PTSD :: A Mom’s Confession


I want to start by noting something very important. Post-Traumatic Stress Disorder (PTSD), suicide, and veterans are not always tied to one another. These things can live separately and not be related. PTSD and suicide can affect anyone. You can have one and not the other. Veterans and civilians can suffer from PTSD. This is my story.

According to the American Psychiatric Association, PTSD is a psychiatric disorder that can occur in people who have experienced or witnessed a traumatic event such as a natural disaster, a serious accident, a terrorist act, war/combat, rape, or other violent personal assault.

I’m about to share something that I haven’t shared with many people. Something that I have kept quiet about for my own reasons. If you’re close to me, this might be the first time you’re hearing about a struggle that I’m currently wading through and learning about myself. Please know that this is hard for me to discuss. I am still in the process of learning about something I thought I’d never have to discover about myself.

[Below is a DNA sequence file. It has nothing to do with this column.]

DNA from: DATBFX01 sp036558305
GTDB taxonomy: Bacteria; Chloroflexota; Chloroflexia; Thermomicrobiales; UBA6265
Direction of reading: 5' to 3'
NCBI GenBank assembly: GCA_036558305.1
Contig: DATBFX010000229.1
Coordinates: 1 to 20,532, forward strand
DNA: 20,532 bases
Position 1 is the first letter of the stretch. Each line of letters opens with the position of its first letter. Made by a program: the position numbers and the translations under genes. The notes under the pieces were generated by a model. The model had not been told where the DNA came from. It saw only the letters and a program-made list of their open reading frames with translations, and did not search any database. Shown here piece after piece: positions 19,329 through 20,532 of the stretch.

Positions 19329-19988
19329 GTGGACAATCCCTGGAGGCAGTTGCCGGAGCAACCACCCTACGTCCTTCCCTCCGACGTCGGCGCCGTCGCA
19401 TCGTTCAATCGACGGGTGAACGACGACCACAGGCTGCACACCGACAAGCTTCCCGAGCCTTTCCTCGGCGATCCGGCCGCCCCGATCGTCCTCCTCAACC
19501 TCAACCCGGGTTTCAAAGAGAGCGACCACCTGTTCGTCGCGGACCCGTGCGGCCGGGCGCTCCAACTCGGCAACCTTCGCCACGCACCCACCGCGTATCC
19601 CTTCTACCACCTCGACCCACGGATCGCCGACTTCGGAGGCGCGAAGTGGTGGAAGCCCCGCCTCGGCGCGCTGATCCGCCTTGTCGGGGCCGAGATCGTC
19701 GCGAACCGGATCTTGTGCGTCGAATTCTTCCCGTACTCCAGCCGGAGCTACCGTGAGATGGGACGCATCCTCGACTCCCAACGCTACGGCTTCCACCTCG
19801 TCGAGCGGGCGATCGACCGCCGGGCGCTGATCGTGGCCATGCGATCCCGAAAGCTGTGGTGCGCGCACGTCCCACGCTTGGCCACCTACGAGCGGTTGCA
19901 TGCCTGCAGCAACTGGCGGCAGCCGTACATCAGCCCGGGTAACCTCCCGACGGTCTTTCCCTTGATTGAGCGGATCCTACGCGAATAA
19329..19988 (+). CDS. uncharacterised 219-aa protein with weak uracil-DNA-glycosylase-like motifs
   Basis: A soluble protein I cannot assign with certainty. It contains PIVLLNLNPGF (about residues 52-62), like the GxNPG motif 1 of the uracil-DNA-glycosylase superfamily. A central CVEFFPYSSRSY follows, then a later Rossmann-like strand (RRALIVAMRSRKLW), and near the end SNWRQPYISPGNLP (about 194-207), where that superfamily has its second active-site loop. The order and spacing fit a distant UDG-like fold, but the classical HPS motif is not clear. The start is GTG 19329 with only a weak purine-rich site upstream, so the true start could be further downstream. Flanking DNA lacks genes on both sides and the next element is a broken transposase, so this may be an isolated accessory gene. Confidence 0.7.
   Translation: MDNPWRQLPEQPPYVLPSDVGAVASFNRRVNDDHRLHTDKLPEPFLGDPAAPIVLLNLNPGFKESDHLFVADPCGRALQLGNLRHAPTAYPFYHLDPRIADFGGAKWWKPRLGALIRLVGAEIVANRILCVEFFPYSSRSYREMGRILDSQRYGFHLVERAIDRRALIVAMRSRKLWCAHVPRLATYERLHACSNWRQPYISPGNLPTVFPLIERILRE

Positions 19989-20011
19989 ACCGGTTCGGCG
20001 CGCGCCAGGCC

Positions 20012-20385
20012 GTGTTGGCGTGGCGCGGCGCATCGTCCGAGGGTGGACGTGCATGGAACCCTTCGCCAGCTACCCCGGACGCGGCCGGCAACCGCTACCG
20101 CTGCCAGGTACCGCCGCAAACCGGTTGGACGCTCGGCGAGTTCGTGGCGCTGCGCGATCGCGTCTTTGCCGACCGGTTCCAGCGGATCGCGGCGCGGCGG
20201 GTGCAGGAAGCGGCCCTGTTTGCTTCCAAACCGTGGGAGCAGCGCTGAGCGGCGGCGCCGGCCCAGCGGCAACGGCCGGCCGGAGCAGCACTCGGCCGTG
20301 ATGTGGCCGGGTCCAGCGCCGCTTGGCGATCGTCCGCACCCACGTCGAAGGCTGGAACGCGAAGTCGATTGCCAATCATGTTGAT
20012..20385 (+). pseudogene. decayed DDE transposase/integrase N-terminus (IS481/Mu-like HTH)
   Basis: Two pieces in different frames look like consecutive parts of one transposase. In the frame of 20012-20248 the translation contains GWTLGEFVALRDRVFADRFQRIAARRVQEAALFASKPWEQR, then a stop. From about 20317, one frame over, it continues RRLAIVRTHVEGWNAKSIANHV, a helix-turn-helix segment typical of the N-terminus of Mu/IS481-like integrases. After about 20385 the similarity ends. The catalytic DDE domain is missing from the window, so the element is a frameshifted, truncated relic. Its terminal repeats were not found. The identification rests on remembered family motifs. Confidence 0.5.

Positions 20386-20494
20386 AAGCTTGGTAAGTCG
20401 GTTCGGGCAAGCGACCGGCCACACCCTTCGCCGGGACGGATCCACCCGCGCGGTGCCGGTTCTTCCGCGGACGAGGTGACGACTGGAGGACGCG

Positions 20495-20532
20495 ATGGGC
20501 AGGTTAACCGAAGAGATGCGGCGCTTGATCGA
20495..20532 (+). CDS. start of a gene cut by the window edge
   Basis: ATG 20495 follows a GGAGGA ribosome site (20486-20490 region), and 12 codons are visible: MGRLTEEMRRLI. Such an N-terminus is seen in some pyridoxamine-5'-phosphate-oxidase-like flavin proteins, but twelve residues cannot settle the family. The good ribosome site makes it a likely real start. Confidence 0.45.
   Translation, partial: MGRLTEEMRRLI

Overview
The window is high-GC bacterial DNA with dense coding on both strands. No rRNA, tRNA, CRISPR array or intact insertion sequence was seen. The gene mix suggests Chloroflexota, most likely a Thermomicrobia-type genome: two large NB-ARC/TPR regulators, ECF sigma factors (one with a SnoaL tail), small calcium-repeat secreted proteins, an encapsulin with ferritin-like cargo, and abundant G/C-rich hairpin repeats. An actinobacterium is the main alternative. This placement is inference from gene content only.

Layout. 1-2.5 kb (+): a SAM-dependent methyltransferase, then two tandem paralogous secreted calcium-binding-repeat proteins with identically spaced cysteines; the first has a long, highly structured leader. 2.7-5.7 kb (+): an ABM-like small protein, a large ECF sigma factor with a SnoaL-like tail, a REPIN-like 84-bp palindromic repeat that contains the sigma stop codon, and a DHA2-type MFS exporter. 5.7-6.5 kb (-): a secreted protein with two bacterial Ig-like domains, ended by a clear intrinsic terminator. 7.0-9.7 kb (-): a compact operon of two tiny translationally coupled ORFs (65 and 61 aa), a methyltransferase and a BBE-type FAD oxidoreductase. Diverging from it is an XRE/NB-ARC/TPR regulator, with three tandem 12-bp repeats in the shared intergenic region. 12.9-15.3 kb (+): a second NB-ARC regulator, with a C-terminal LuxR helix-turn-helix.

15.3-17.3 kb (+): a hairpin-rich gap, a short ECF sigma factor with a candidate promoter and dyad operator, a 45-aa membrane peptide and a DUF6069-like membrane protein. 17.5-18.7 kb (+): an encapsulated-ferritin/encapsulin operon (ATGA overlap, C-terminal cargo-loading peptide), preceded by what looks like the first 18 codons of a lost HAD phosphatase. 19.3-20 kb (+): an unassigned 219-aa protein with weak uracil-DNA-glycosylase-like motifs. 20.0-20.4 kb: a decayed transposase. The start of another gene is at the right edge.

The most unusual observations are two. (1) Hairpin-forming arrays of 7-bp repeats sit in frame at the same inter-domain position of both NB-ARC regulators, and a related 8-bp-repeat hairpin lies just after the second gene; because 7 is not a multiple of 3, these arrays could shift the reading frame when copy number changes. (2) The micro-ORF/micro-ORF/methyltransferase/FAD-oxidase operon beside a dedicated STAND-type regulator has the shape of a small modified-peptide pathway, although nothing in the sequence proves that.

As a veteran who has never fired a weapon in a war environment, I thought I was not a candidate for PTSD, even though I had lived in war zones in Iraq and Afghanistan for a combined 10 months (which is a relatively short amount of time in the military world). I thought comparing my limited war experience with those of others who had been exposed to more at war, kept me in this safe box. A box that had clear boundaries. I did not and could not have PTSD, I reasoned, because I was a combat veteran that had not been in true combat. I had felt the shake of exploding mortars. I had heard what seemed like endless gunfire. I had been in an aircraft that was being shot at. I had lived under a threat of attack for approximately 334 days of my life.